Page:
Andrew Craigie is an orphan, or so he supposes, who comes from Cornwall to London with his guardian, Mr. Dennison, after the aunt with whom he has been living dies. When Dennison is kidnapped, Andrew makes friends with the Wiggins, Sam and Sarah (Screamer), who are among the “Baker Street irregulars” that often work for Sherlock Holmes. Andrew helps to solve one of Holmes’s cases, which ends up involving people from his own past. It is a very readable and interesting book. The “d” word is used just once. There are a few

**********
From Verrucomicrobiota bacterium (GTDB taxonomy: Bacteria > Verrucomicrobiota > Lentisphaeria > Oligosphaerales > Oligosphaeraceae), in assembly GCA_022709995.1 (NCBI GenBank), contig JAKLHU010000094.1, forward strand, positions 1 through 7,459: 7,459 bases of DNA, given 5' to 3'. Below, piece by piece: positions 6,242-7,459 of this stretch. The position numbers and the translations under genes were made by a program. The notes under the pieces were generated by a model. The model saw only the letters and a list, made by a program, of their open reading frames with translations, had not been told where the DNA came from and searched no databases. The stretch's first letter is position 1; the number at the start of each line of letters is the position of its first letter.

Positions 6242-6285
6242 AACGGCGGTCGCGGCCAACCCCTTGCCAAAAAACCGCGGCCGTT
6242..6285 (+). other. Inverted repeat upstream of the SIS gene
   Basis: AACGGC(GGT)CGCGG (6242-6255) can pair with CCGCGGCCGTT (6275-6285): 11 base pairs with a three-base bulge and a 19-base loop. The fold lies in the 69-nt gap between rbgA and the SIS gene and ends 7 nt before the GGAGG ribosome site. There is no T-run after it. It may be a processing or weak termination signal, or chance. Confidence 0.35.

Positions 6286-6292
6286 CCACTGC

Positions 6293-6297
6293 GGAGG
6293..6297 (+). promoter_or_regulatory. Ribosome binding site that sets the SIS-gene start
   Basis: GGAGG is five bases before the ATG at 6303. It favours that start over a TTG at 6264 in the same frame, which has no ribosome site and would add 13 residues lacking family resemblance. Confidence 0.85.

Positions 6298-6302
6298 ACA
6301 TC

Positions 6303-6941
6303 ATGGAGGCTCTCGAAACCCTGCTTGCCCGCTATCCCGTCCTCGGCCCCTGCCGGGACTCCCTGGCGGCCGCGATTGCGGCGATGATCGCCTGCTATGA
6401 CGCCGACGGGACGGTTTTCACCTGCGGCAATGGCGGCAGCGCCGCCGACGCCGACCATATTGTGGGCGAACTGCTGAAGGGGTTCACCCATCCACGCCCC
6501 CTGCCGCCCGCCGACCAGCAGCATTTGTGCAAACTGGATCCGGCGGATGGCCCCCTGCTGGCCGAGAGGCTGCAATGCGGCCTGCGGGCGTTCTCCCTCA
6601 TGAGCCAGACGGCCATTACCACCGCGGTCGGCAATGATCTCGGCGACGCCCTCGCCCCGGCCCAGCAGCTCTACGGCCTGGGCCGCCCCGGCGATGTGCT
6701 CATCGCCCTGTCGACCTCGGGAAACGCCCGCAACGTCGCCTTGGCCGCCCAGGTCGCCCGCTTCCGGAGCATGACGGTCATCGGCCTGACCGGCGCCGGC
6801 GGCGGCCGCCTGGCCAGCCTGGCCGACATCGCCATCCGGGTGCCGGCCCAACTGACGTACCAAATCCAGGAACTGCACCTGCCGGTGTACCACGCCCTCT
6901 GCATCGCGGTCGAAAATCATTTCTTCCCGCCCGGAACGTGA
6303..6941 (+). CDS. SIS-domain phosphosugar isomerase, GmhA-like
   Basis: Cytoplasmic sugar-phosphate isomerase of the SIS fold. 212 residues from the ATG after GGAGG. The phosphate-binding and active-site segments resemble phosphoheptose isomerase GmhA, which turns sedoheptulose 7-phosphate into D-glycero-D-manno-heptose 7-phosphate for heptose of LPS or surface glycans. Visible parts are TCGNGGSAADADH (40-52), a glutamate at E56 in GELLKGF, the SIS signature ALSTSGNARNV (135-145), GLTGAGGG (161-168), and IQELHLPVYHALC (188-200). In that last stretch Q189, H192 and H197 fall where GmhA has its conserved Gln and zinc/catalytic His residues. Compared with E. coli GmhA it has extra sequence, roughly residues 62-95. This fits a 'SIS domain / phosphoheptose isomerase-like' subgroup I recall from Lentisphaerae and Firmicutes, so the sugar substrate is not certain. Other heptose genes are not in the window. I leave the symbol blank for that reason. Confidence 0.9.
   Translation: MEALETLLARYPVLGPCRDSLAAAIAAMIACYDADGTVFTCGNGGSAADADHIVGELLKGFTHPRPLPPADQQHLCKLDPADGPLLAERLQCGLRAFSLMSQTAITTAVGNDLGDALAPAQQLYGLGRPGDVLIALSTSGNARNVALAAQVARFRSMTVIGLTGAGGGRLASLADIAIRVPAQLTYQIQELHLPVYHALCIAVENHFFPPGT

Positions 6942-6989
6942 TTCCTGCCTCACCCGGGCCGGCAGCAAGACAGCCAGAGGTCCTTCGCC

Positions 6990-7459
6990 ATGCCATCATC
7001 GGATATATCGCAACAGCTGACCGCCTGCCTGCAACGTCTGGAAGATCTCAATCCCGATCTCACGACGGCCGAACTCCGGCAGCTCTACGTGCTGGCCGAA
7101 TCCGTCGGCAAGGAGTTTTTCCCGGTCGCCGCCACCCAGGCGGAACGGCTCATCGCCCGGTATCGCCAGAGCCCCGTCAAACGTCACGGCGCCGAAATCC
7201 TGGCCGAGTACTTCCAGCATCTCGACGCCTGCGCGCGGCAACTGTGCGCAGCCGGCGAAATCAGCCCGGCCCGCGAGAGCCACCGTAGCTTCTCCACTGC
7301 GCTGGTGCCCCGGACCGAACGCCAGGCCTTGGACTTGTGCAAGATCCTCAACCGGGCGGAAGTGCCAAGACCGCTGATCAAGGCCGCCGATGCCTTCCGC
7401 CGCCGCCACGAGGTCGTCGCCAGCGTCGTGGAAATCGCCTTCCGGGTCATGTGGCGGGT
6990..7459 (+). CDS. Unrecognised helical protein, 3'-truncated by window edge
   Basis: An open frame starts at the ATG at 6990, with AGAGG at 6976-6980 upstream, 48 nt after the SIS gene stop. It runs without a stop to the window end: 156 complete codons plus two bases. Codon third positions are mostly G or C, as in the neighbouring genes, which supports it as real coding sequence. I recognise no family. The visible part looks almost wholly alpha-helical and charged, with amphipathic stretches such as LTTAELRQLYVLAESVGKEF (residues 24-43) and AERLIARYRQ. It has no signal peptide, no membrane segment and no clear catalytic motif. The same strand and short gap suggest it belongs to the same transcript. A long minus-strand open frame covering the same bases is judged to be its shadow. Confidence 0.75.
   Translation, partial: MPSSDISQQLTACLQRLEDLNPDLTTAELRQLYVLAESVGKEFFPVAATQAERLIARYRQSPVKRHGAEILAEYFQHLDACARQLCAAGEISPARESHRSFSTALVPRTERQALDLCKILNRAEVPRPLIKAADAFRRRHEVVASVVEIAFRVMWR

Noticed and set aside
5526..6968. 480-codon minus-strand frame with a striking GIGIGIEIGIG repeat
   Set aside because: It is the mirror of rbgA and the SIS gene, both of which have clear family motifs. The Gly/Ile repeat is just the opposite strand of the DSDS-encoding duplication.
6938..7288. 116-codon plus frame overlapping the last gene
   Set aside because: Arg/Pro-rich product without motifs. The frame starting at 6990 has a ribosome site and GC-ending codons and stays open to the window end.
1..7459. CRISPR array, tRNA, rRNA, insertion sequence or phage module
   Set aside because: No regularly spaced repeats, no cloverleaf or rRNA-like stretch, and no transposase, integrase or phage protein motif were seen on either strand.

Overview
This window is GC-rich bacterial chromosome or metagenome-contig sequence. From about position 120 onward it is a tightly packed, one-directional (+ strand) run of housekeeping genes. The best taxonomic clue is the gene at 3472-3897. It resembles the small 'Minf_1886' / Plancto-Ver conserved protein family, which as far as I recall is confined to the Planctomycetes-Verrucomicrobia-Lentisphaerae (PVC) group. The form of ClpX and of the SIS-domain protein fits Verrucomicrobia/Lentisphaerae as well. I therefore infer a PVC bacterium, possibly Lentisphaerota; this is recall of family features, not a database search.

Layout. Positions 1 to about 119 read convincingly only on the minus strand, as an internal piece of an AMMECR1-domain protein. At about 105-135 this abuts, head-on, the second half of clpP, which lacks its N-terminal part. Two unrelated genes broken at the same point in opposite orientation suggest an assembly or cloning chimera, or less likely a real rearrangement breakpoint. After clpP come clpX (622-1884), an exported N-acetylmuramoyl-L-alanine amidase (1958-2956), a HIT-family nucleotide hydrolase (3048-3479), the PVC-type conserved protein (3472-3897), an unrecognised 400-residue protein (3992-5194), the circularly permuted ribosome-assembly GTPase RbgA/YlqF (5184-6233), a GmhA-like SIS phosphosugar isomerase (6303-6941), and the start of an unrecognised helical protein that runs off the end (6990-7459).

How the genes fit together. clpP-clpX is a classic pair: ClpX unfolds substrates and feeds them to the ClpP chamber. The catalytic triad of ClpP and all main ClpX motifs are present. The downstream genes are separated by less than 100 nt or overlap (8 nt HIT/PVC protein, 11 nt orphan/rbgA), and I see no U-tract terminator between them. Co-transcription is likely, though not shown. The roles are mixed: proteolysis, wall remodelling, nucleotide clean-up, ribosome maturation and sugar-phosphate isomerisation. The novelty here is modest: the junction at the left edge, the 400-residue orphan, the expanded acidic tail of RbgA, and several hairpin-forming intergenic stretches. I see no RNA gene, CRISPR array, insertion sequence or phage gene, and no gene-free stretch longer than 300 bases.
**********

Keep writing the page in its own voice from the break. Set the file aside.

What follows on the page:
references to drinking whiskey and gin, and a couple of plot devices involve a woman who says that her husband has a mistress and a child who was born out of wedlock, but these are not emphasized.
Newman has published three sequels involving Andrew. Unfortunately, these sequels all seem to be out of print. There is another set of youth fiction books about “The Baker Street Irregulars” by Terrance Dicks, but these, too, seem to be out of print. In 2006, still another series of books for young people about the “Baker Street irregulars” was begun with Fall of the Amazing Walendas (Sherlock Holmes and the Baker Street Irregulars, Casebook No.1) by Tracy Mack and Michael Citrin. However, Newman’s original work seems to be the classic.